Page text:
Data Privacy has, fortunately, become a growing concern for everyday people who find themselves not only living their lives online, but also being bombarded and targeted by marketers due to the digital footprints they leave behind. In a more harmless sense, it extends to no more than a real annoyance. Every word you utter seems to result in Facebook or Instagram or one of thousands of other platforms trying to pitch you to consume or buy through their channel. In a more serious sense, data abuse has gotten completely out of hand, where people are being maliciously attached, cloned or robbed due to their data being easily leaked or found these days.
While speaking at a privacy conference in Europe recently, Apple’s CEO Tim Cook was outspoken about data privacy when he said “Our own information — from the everyday to the deeply personal—is being weaponized against us with military efficiency”. Going further by calling it the “Data Industrial Complex”. Harsh words no doubt, but unfortunately truer today than every before. Using information and data about people is of course a massive business today, which results in tens of billions of dollars in annual advertising revenue. This is a big carrot in front of a lot of technology companies that seem to find it irresistible to pass up these dollars. Unfortunately, it is the end users that suffer the pitfalls of these pokes and prods, something Cook referred plainly to as “surveillance”.
If you have ever been a part of an e-commerce or app platform, you know well, just how much data is gathered at every stage of a customer’s journey. Even a seemingly straightforward app notification on your phone is tracked to when it reached your phone, how soon after you either swiped it away or clicked on through to the app – and that tracking follows on into what you did within the app on that particular day, and what other products they could push your way because you viewed on item or another. Everything you do online today is tracked to the greatest minutia, and whether considered partially or totally anonymous, it does not mean you as an individual cannot be pieced together with increasing ease. Cook said, “These scraps of data, each one harmless enough on its own, are carefully assembled, synthesized, traded, and sold”. Perhaps the worst experience is realising that your apps and communication cross-pollinates from one platform to another. Make a call to a handyman, and that information is stripped, the caller is defined, and Facebook and LinkedIn and a half dozen other apps will then want to help you connect with him.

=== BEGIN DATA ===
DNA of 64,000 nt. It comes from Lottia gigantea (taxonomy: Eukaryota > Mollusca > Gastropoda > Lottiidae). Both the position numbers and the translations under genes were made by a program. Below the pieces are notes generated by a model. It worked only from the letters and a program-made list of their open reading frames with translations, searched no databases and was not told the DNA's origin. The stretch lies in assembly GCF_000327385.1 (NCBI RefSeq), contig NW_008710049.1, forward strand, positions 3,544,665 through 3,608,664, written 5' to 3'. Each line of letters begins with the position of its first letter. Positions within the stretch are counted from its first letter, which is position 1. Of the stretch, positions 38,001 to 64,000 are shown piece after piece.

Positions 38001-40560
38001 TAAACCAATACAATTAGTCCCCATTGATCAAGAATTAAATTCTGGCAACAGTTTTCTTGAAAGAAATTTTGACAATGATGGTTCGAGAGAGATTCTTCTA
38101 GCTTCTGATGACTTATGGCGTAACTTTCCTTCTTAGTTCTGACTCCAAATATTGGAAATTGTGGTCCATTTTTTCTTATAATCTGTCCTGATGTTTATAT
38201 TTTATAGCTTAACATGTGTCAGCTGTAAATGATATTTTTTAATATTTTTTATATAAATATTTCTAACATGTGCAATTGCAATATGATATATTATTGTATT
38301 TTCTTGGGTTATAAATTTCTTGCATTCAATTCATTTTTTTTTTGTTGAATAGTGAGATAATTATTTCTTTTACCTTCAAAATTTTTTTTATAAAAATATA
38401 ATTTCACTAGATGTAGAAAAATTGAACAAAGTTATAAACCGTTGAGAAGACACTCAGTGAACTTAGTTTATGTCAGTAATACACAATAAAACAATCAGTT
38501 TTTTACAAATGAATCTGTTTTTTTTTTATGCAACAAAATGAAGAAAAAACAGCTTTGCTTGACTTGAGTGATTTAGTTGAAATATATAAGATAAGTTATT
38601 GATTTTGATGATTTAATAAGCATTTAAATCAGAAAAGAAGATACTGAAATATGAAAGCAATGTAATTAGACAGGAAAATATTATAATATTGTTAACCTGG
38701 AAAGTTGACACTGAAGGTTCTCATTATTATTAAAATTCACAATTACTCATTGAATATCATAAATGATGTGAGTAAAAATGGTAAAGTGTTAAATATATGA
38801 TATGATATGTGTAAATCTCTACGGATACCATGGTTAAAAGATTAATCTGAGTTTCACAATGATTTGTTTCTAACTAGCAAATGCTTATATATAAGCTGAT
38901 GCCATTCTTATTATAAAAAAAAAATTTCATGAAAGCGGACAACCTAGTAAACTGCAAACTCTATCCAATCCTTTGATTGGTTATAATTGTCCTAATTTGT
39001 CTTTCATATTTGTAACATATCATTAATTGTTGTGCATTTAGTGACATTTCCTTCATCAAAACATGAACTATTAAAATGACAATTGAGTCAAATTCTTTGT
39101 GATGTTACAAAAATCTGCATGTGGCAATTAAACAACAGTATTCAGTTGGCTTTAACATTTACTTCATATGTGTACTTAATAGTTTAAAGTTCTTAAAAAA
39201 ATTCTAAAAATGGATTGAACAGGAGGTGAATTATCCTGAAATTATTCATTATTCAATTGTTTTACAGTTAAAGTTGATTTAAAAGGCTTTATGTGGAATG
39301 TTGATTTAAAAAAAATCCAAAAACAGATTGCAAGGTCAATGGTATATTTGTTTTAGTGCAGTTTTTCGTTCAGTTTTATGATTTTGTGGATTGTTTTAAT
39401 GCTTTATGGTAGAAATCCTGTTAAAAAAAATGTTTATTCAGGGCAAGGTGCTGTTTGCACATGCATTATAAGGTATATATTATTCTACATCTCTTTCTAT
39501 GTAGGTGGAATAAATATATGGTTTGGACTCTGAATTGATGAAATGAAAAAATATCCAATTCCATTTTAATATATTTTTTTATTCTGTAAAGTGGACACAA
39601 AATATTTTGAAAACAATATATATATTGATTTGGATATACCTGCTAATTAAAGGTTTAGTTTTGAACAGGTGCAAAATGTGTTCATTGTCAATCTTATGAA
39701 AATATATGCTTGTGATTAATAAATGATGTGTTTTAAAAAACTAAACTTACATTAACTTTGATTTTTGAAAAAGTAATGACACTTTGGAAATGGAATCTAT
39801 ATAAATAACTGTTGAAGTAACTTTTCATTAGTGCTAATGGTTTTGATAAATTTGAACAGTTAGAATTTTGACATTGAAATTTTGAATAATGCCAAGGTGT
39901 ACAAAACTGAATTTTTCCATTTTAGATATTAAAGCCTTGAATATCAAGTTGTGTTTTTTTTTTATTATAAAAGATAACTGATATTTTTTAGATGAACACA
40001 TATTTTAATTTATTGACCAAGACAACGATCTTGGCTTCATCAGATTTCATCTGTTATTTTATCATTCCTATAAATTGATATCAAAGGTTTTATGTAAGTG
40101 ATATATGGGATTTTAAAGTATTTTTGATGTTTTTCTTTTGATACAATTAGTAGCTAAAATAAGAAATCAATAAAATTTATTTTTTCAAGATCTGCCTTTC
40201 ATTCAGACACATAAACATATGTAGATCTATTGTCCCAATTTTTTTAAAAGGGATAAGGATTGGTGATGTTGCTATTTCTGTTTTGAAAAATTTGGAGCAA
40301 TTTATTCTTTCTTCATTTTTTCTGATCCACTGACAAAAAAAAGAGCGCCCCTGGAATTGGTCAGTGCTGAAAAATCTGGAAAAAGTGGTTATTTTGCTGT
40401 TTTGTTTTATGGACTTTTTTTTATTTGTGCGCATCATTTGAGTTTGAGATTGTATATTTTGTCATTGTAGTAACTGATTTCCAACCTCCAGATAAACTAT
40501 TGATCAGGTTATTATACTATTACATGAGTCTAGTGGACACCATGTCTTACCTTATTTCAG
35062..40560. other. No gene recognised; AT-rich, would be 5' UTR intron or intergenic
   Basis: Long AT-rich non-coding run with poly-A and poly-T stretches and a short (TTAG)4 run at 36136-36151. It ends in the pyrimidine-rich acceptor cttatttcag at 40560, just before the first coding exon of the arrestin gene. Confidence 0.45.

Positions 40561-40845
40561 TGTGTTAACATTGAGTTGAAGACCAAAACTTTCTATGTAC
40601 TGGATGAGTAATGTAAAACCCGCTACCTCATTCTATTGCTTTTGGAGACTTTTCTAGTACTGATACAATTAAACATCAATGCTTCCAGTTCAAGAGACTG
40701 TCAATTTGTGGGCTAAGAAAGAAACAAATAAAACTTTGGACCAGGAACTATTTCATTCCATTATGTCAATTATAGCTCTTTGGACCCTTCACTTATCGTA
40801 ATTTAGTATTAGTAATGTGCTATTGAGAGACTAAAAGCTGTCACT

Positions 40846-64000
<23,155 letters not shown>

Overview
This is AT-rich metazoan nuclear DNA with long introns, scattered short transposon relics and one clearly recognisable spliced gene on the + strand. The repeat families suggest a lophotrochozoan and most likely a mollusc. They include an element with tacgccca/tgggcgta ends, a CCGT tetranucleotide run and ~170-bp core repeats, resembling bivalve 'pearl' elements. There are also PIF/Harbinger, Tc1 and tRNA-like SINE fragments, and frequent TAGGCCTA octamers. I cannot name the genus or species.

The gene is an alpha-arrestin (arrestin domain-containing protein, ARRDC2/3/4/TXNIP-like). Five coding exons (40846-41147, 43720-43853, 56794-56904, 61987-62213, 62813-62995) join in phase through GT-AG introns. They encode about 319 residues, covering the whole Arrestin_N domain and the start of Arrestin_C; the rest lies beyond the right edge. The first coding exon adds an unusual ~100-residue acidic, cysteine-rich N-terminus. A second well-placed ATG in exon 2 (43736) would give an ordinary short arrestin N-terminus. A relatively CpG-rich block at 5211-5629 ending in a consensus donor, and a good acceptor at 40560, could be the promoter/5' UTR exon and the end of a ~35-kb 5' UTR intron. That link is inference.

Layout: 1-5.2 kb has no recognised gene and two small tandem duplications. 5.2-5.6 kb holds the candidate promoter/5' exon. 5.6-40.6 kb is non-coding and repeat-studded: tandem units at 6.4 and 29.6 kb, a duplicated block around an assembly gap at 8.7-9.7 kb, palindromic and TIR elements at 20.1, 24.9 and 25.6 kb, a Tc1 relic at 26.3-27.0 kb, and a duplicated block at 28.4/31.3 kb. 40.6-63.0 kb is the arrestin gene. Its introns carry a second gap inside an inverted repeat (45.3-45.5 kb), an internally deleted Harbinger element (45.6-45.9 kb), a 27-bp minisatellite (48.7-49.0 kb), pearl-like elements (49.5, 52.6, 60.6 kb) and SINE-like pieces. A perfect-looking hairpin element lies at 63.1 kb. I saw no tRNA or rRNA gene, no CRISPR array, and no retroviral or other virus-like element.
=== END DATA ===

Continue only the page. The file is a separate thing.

The General Data Protection Regulation (GDPR) enacted in May from the European Union will go a long way to move the issue of data protection forward – making corporation more responsible for what data they collect and how it is used, but it will do fairly little to stop companies from losing your data, having it stollen, or otherwise misusing it. The recent breaches of tens of millions of users by Facebook and Google are testament to that fact.
What may be even more of an issue is payments data of individuals. As more and more super apps, digital banks and thousands of fintech companies look to make the digital economy ever more inclusive, the issue of payments data and its privacy will undoubtedly take centre stage soon enough. The reason this is particularly concerning is because of the way our societies are built.
99% of all adults wake up each day to earn money! Soak that in for a moment. The core purpose and driver of most people is to gain more of the power-medium of societies and communities, money… So as more and more financial services are being offered and thrust into the palms of our hands with smartphone apps, the more it seems relevant to not allow payment data to be as loosely managed as personal data has been in the past. As an example, is it good for society that payment data is processed, and an AI spits out a Yes or No as to whether a farmer should get a loan or not that could feed his extended family; all because past data paints a completely different picture to the ambitions and sincerity that a farmer might have? What about someone who is starting a business in a down-trodden neighbourhood?
We live in a world today where people advocate crypto-currencies to being the panacea of poverty… obviously it is not. But still, there are such gaps that exist in the world of haves and have-nots, and believe it or not, data privacy for payments will play a huge role in how that gap is closed, particularly within the digital economy to come.